The Key to conserving wildlife is to ensure that the people who live at the interface with wildlife see the benefit of having it around. Many rural communities are often affected by diseases that can be transmitted between wildlife and domestic animals. A key objective for Victoria Falls Wildlife Trust is to improve the health of both wildlife and domestic animals. In addition, for many years the Trust has had a need for a clinical facility for the wildlife rescue cases that come in needing additional veterinary care.
Many rural communities are often affected by diseases that can be transmitted between wildlife and domestic animals.
We are very happy to have opened the doors in 2016 to the Victoria Falls Community Animal Health and Welfare Centre (CAHWC). This Centre is situated in the Monde rural community living adjacent to Victoria Falls. It serves the rural community as a facility to treat their domestic animals and livestock in an effort to improve the livelihoods of the people living alongside wildlife. If subsistence farmers are able to have healthy livestock as a source of income or protein, they are less likely to poach and poison wildlife.
The CAHWC is also the clinical facility for rescued wildlife cases at the Trust that need surgical care or treatment when they come in for rehabilitation.
This project is a joint collaboration with Veterinarians for Animal Welfare Zimbabwe (VAWZ). VAWZ oversee the day to day operation at the Centre and deal with the all of the domestic animal and livestock cases that come in for veterinary care.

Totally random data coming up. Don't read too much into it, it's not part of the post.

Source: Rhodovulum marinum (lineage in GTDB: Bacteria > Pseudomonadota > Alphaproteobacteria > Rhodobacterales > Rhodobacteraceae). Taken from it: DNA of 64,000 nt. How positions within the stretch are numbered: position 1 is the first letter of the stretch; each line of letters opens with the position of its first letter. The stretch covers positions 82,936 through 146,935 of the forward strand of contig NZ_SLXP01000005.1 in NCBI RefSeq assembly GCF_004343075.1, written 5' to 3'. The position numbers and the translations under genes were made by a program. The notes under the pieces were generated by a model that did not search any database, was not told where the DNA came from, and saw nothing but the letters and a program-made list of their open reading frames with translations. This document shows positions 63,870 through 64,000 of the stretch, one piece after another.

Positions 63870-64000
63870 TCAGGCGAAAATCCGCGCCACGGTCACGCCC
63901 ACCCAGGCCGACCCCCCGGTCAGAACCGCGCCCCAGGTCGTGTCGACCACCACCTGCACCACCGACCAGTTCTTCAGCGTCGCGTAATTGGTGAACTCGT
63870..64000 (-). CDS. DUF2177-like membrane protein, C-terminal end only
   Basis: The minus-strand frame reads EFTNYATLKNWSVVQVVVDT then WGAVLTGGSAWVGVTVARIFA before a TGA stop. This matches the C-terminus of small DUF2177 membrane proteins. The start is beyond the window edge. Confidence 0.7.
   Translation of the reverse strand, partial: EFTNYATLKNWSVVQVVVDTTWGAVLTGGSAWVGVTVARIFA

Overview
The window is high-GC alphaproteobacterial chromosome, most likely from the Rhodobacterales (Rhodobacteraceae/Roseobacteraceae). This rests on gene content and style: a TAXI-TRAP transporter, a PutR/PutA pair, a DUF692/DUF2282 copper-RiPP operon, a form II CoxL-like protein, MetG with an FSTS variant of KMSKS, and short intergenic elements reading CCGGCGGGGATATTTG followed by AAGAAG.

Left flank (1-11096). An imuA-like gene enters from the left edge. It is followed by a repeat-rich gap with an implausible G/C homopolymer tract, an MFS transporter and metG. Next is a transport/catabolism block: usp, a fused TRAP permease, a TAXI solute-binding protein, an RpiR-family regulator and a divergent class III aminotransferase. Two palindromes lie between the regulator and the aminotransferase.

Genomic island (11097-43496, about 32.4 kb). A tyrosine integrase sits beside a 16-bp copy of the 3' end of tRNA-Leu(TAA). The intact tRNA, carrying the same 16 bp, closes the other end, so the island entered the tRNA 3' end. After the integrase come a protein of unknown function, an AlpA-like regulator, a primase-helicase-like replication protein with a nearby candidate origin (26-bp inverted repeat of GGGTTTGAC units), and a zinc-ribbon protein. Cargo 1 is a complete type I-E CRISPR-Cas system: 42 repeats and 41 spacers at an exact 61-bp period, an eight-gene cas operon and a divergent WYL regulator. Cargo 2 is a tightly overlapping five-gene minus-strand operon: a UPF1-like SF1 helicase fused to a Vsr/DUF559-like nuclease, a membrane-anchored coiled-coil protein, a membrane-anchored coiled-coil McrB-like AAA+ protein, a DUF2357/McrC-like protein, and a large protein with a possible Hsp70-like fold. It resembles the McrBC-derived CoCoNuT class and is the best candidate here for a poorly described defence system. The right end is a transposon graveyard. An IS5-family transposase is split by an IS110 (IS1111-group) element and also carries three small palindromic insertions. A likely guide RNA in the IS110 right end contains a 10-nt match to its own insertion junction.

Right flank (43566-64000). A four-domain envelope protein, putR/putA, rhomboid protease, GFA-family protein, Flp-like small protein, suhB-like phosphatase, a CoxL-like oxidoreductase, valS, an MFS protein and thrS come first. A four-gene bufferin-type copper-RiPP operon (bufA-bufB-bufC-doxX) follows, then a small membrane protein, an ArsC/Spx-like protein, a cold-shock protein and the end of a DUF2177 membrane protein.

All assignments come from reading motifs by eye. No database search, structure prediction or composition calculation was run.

Cost of Care
The Victoria Falls Wildlife Trust together with VAWZ try and vaccinate every dog in the urban and rural areas around Victoria Falls annually. This is free of charge and a major campaign to try and ensure we do not have rabies cases in the area. Rabies is a viral disease that kills people, wildlife and domestic animals every year in Zimbabwe. It is a disease that is completely preventable. If we can vaccinate 75% of the dog population we can keep rabies at bay. Distemper, and tick borne diseases are also some of the diseases that can cause mortalities in dogs and spillover into wildlife.
The average lifespan of a dog in the rural areas of North -West Zimbabwe is 3 years. This is due to primarily to disease and poor nutrition. We try and improve animal health at the Centre.
If you would like to support us, you can Donate Online: a $50 donation will sterilize, vaccinate, and dip one female dog.